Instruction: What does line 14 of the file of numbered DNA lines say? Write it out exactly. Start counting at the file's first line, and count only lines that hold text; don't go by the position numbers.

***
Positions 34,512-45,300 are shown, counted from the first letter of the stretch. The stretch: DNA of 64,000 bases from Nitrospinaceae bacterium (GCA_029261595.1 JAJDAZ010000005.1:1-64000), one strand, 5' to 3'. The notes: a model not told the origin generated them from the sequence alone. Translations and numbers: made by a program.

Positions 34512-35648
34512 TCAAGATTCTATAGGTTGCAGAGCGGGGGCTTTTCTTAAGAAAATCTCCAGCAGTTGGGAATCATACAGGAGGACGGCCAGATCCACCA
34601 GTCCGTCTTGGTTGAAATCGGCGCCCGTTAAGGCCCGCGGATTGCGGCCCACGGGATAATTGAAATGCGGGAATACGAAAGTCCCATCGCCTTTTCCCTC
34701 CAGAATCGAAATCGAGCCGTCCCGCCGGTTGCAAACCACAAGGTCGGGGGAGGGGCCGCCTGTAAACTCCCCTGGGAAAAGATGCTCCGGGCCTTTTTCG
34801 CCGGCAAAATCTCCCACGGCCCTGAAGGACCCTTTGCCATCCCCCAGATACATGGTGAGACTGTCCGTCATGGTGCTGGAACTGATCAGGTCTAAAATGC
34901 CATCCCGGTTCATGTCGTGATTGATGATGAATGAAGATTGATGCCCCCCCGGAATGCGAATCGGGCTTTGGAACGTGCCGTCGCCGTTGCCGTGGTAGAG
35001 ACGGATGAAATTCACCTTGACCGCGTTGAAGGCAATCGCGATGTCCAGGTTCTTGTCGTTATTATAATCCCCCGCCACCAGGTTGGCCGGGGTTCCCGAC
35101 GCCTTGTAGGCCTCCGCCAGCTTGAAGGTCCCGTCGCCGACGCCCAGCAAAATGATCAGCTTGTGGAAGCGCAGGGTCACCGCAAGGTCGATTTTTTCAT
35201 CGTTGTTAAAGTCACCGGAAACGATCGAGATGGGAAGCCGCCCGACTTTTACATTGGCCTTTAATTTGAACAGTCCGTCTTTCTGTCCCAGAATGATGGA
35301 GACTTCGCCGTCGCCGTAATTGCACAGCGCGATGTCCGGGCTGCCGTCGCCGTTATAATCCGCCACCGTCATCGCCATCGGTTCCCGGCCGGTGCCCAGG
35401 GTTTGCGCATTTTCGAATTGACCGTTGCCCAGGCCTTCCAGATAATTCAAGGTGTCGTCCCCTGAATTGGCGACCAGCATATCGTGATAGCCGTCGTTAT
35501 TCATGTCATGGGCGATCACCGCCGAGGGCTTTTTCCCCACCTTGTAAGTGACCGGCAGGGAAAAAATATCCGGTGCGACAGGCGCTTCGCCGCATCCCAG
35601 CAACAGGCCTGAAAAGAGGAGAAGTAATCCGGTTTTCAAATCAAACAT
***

35601 CAACAGGCCTGAAAAGAGGAGAAGTAATCCGGTTTTCAAATCAAACAT